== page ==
A carbon tax is key to addressing the climate crisis — and carbon dividends could get Congress to support one.

James Hansen and Jonathan Marshall (September 8, 2021) 
(This article appeared in the Boston Globe on September 8, 2021.)

As severe storms ravage the country from Louisiana to Massachusetts and wildfires consume forests and homes in the West, Congress must not fail to include in the pending budget reconciliation bill comprehensive steps to curb the climate crisis that threatens us all with even worse calamities.

However, President Biden’s ambitious goal of slashing greenhouse gas emissions 50 percent by 2030 cannot be achieved by piecemeal subsidies to promote cleaner energy — electric cars and the like ― as long as dirty fossil fuels enjoy subsidies estimated by the International Monetary Fund at more than $600 billion annually.

The vast bulk of those subsidies represent the unpriced cost to humans of burning fossil fuels: climate disruption and the health effects of air pollution. Any serious climate program must eliminate them without causing economic havoc.

Fortunately, several such programs are immediately at hand. Three pending climate bills would achieve Biden’s bold climate targets, satisfy budget reconciliation criteria, and meet the all-important political criterion of achieving public support.

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The Energy Innovation and Carbon Dividend Act (H.R. 2307), America’s Clean Future Fund Act (S. 685), and the Save Our Future Act (S.2085), all share two key provisions: a predictably rising fee on polluting fossil fuels and a partial or full return of revenue to every American.

Their first feature is the most familiar. An unprecedented 3,623 US economists from across the political spectrum, including 28 Nobel laureates, have declared that “a carbon tax offers the most cost-effective lever to reduce carbon emissions at the scale and speed that is necessary.”

The second feature of these bills, known as the “dividend,” is the key to helping members of Congress protect their constituents’ physical and economic well-being without being branded “pro-tax” by opponents.

As Treasury Secretary Janet Yellen has argued, “the most politically viable way” to build support for a tax on carbon polluters is by earmarking the revenues to make most American voters better off right away — even before its climate benefits start to show. Providing “carbon dividends” to every resident transforms the cod liver oil of a new tax into a milkshake that most Americans would happily consume for years to come.

Analyses by the US Treasury, Columbia University, and other research centers agree that returning carbon tax revenues in the form of equal dividends to every individual provides net financial benefits to roughly two-thirds of Americans, while still motivating them to reduce their carbon footprint. These benefits supplement the huge but less immediately tangible benefits from mitigating climate disruption and deadly air pollution.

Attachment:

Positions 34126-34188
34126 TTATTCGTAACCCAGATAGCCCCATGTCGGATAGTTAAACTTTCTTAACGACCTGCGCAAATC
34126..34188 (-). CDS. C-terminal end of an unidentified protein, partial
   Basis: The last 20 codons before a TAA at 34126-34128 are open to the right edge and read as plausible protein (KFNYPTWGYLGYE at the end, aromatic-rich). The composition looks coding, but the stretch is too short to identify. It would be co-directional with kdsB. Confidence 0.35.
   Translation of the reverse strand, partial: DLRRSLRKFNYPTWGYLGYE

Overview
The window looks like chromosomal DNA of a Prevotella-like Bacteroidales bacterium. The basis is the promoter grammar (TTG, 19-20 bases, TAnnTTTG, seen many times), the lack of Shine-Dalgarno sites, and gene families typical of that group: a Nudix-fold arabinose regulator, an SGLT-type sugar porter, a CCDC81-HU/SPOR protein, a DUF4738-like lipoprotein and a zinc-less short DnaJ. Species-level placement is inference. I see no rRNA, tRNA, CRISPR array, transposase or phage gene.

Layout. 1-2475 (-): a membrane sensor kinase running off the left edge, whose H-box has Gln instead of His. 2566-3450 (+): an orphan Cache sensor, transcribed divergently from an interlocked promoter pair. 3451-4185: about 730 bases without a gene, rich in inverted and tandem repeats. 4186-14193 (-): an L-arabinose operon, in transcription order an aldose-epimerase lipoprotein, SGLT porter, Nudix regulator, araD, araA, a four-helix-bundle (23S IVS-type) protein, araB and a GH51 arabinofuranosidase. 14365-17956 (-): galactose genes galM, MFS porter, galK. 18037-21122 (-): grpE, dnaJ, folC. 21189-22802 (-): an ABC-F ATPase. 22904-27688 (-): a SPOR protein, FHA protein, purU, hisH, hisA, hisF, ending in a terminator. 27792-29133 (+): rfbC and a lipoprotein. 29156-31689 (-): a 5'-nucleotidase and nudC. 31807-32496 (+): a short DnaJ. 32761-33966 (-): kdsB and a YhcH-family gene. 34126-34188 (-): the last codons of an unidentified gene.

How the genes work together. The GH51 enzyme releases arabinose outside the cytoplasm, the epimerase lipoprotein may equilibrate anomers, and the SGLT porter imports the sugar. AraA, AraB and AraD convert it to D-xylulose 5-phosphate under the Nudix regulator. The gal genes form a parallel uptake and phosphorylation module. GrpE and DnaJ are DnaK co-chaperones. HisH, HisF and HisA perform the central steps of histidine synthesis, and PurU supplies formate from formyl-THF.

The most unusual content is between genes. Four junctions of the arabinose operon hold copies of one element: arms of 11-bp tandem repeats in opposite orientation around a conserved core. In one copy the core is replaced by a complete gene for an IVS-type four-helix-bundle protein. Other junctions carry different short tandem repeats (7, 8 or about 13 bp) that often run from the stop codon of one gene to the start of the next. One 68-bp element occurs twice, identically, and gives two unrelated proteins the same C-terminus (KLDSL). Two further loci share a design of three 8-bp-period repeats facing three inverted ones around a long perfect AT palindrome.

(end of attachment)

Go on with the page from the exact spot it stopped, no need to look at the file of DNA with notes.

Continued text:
This approach appeals to many conservatives as well as progressives.

Two dozen Utah Republican politicians recently stated, “We support a carbon dividends approach that puts a fee on carbon emissions and returns all the money to the American people in dividend checks. This approach does not require heavy-handed government oversight. The fee gives the markets an incentive to move to cleaner technologies, while the dividend protects families from the effect of higher energy prices. Most families should come out financially ahead, and they will be rewarded for reducing emissions however they choose.”

Economist James Boyce, author of “Economics for People and the Planet,” has made the progressive case that “carbon dividends would help to mitigate the problem of wide and rising income inequality. At the same time, universal dividends can help to foster an ethic of shared interests and shared responsibilities in an era when divisiveness is emerging as a peril to pluralist societies.”

Dividends from a $50-per-ton carbon tax would raise the net income of the bottom tenth of income earners by nearly 9 percent, according to a US Treasury study. Smaller gains would accrue to middle-income households. Most Black, Latino, and Asian American families would also benefit.

Most voters already grasp these benefits. US opinion polls consistently show support from 60 to 70 percent of voters for a tax on fossil fuel companies coupled with carbon dividends.

Few climate policies would be so effective as economy-wide carbon fees. Few if any climate policies would so immediately improve the welfare of ordinary Americans and win political support as carbon dividends. Carbon fees and dividends should be a central part of any climate policy in the upcoming reconciliation bill.

James Hansen is director of the Program on Climate Science, Awareness and Solutions at Columbia University Earth Institute.

Jonathan Marshall is former economics editor of the San Francisco Chronicle and co-founder of the Economics Policy Network of Citizens Climate Lobby.